Conventional capability models do not alert an entity of these patterns of improvement, and this lack of awareness causes organizations to initiate plans to improve results which cause the opposite result. The capability model 210, on the other hand, may leverage a linkage between user response patterns and effects with additional pattern identification to create an action plan to resolve a negative effect (e.g., issue).

The capability model 210 may also arbitrarily create different “groups” of capabilities. The “group” concept/construct is useful in the present invention because it may help to define some logical unit or “meta” capability. By arbitrarily creating new groups, the capability model 210 may create the equivalent of defining more “capabilities”. This may be considered as an extension of the capability model.

A “group” may also define a logical unit that may be associated with a symptom. A “symptom” may be, for example, a problem that an entity has encountered and wants to improve upon.

As noted above, the capability model 210 may identify Analysis Patterns based on potentially significant correlations among data regarding an entity's individual capabilities. An “analysis pattern” may be defined, or example, by one or more rules indicating a required relationship between “entity characteristics”. Such characteristics may include, for example, maturity levels for plural capabilities of the entity, plural patterns detected for the entity, etc. Thus, an “analysis pattern” may be described as a “capability pattern” when the analysis pattern is defined by rules indicating a required relationship between capabilities of the entity. That is, a capability pattern may be defined as a rule indicating a relationship between capabilities of an entity.

Further, an “analysis pattern” may relate to a single group (e.g., there may be only one group associated with one analysis pattern) or an analysis pattern may relate to more than one group. When an analysis pattern relates to a group, the analysis pattern can relate to one or more of the group's members. This relationship between “patterns” and “groups” can be expressed in mathematical group notation.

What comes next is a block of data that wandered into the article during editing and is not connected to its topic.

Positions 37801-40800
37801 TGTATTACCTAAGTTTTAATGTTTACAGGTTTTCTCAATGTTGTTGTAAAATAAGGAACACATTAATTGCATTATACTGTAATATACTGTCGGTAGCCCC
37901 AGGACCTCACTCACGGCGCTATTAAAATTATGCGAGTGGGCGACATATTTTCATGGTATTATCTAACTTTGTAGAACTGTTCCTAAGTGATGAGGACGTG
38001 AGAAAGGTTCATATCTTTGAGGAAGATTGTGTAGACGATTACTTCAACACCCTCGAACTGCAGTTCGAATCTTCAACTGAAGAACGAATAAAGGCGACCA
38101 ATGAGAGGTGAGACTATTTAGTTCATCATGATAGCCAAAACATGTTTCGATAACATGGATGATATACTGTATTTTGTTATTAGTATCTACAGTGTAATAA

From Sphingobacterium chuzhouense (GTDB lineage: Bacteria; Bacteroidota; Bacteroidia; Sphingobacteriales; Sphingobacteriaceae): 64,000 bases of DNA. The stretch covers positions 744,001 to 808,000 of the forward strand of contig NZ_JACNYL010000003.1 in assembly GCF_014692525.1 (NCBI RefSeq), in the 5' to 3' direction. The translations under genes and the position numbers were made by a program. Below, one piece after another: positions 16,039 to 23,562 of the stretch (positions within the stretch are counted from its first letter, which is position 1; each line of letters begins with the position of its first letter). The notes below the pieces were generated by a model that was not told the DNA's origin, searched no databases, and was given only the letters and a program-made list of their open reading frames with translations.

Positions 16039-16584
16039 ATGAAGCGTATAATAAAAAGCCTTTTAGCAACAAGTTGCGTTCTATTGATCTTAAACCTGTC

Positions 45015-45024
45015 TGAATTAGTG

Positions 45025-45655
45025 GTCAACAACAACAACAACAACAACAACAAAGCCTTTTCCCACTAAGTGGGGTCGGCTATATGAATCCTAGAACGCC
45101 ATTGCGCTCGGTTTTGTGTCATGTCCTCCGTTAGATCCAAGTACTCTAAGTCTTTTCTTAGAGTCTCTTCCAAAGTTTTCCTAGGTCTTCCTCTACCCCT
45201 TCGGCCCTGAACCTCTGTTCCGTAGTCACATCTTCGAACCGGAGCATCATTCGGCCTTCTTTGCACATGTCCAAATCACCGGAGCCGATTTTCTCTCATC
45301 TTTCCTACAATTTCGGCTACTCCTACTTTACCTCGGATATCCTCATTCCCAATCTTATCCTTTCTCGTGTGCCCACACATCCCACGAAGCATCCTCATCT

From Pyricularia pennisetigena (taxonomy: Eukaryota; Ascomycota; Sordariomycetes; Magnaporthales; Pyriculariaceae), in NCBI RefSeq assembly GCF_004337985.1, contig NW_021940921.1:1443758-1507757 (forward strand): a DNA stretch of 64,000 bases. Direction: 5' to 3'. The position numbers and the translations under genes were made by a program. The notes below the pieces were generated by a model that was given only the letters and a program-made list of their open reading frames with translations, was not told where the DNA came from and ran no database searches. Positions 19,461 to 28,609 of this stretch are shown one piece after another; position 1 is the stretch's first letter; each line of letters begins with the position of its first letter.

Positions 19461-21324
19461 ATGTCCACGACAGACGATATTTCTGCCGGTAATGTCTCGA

An “analysis pattern” may also be associated with a symptom which describes an expected behavior resulting from the pattern, and a prescription which describes a suggested action to overcome the symptom. Further, another analysis pattern may be formed by combining a plurality of an analysis patterns. In addition, the functional areas of the capability model may be modifiable based on a predetermined criteria (e.g., the entity being evaluated).

The capability model 210 may also store historical data (e.g., empirical data) of entity behavior, and use the historical data to identify analysis patterns for the entity. The analysis patterns may be stored and used to predict a behavior and generate an action plan for the entity.

For example, assuming that historical data is input to or stored (e.g., in memory 250) for use in the capability model 210 and the data indicates that when an entity has a strong corporate level review team, that entity will likely also have a weak technology leader, if a user later inputs data into the capability model 210 indicating that the entity has a strong corporate level review team, the capability model 210 would likely inform the user that the entity is likely to have a weak technology leader and suggest an action plan for strengthening the technology leader.

The capability model 210 may identify “analysis patterns” between capability maturity levels (e.g., if an entity has maturity level of 0 for capability X, then the entity will likely have a maturity level of 5 for capability Y), or between other characteristics which are considered by the capability model, such as two patterns (e.g., if pattern X is detected for the entity, then pattern Y will likely exist for the entity), between groups of capabilities (e.g., if the entity is highly capable in the technology area capabilities, then the entity will likely have a low capability in business area capabilities), between a particular capability and a pattern, or between a particular capability and a group of capabilities, and so on.

The capability model 210 may identify the “analysis patterns” based on user responses to inquiries relating to capability maturity levels. The capability model 210 may also automatically update a “pattern database” to add, delete or modify a pattern in the pattern database, based on data input or stored in the capability model 210.